Being an agricultural consultant requires multifaceted professionalism. For almost 25 years, the National Alliance of Independent Crop Consultants (NAICC) has honored up to three of its members with the Consultant of the Year Award.
The 2017 Consultants of the Year are Lee Briese and Grif Vlietstra both of Centrol Crop Consulting.
“My job is to be a steward of the land,” Briese says. “For example, if we manage soils well, they are more productive. I’m a practical environmentalist. I want to manage ecosystems, not problems.”
Briese serves farmers within 75 miles of Edgeley, N.D. His typical farmer-clients grow 2,000 acres to 3,500 acres of wheat, corn and soybeans, but he also works with those growing up to 16 different crops.
Vlietstra says he’s focused on every grower and field to help farmers succeed despite the headwinds of 2017.
“The best part of this job is seeing growers succeed,” Vlietstra says. “I have a vested interest in each grower and each field. It’s on me to show I have their best interest in mind.”
For example, using GPS soil sampling, variable-rate technology (VRT) fertilizer application and VRT planting populations, he cites examples of cutting inputs in half on the most marginal acres while harvesting more bushels overall in these areas with past normal practices.
Vlietstra serves farmers in the southeast corner of South Dakota. His client base mostly grows corn and soybeans. He also provides manure management for permitted facilities and handles USDA Natural Resources Conservation Service, Conservation Stewardship Program and Environmental Quality Incentives Program paperwork.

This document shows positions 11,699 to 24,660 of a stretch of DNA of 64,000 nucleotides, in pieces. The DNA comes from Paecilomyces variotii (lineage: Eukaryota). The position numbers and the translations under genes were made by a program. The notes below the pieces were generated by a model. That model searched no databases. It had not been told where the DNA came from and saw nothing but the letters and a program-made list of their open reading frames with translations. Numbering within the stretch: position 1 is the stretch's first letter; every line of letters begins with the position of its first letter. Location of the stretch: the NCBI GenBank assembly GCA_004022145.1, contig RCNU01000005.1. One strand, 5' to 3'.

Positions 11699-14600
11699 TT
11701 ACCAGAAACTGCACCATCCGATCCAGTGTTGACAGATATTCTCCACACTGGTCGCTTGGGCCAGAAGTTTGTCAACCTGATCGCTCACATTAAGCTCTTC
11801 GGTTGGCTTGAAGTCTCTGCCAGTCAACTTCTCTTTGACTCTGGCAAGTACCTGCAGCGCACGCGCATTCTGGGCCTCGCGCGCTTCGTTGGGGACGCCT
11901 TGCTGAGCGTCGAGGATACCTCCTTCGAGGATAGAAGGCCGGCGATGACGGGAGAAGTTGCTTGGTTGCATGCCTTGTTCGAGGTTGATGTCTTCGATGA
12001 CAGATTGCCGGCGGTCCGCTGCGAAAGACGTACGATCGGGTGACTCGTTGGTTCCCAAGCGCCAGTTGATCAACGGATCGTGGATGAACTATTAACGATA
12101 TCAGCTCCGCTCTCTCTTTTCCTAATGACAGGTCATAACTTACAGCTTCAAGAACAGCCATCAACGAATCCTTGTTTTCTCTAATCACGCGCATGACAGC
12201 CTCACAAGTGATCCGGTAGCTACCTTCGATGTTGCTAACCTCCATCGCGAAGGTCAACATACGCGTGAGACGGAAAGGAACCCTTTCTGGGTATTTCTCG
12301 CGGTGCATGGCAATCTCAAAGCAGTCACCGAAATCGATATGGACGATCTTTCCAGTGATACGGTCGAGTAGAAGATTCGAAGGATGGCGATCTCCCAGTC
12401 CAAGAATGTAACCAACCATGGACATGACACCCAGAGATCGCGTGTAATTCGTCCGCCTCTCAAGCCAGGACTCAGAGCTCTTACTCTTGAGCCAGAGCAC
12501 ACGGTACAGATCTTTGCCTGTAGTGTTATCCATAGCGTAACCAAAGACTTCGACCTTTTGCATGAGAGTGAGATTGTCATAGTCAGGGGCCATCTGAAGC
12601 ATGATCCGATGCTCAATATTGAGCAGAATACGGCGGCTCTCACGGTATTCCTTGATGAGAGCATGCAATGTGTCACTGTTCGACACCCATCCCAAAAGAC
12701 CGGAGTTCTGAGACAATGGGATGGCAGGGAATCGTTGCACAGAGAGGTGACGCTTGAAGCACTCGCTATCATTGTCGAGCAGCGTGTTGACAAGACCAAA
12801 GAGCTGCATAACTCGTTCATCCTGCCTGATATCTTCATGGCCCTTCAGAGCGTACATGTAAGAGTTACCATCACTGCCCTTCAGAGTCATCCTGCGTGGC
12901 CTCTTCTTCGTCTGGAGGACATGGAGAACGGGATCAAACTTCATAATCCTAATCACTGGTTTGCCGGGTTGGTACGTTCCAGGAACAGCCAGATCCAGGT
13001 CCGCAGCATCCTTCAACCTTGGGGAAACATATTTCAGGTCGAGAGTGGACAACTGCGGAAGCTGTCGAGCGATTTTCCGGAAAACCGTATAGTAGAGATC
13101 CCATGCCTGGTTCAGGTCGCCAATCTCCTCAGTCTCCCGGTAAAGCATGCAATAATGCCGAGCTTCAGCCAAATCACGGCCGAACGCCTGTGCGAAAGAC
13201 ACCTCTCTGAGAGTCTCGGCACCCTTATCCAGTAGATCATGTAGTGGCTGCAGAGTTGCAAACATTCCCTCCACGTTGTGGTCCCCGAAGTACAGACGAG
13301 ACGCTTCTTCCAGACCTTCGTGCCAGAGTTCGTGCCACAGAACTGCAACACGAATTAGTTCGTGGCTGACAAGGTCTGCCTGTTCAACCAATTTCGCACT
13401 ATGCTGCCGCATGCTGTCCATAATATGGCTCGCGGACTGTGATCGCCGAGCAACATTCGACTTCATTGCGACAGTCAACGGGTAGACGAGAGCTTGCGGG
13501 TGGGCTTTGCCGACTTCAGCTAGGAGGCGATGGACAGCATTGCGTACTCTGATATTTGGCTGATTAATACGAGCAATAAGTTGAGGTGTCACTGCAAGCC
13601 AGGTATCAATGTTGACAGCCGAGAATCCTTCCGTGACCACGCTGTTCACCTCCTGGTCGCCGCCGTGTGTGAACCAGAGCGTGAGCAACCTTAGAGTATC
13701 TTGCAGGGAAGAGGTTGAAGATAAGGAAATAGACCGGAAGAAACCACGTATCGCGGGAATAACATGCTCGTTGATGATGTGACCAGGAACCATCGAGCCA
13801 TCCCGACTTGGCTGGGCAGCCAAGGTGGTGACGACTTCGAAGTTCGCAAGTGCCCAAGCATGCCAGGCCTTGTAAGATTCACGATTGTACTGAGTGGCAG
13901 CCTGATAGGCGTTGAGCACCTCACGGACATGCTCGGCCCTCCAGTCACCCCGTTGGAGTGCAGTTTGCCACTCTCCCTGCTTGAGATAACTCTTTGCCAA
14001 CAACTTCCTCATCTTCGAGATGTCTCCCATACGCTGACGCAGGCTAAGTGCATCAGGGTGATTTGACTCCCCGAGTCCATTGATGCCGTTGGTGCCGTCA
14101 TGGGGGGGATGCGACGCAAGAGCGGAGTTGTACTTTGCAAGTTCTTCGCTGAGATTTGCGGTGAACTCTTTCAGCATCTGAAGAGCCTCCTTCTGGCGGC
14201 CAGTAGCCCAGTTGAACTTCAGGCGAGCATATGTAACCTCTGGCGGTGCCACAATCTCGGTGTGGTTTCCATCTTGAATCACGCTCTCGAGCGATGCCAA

“I learn new things every day,” he says. “In 2016, we had the best crops ever in general, which helped smooth things out under the price pressures. In 2017, the biggest challenge will be maintaining positive attitudes with tough, breakeven prices.”
Progress Adds Up. As a consultant, Briese is encouraged by helping farmers make little gains every year that can add up to big changes.
“Sometimes it’s about finding the compromise and embracing that change is a slow process because farmers have to manage a lot of risk,” he says. “It takes about seven years to adopt a new practice on a farm. Year 1, they’ll listen to you. Year 2, they’ll ask some questions. Year 3, they’ll go to some meetings. Year 4, they’ll try it. Year 5, they’ll try it on more acres. Year 6, they’re in. And in year 7, they are teaching you.”
On the front of the radar for these consultants is resistance.
“We will really be watching weed control,” Vlietstra says. “We’ve had resistant waterhemp, and now Palmer amaranth has been identified in areas of the state. We’re going to have to be on top of our game.”
Briese is trying to discuss diversity as a roadmap to success.
“It’s not always the most economical, but we have to talk about how to rotate technologies, rotate crops and add diversity to our system to make it more resilient,” Briese explains.
Due to the industry’s size and the importance of the work, Vlietstra and Briese cite that NAICC networking opportunities help in navigating challenges they face out in the field.
NAICC is grateful to BASF for sponsoring the Consultant of the Year program. Award winners must be NAICC members of good standing and nominated by another NAICC member. Applications include career information, involvement in ag-related organizations, honors and awards, community involvement and educational background.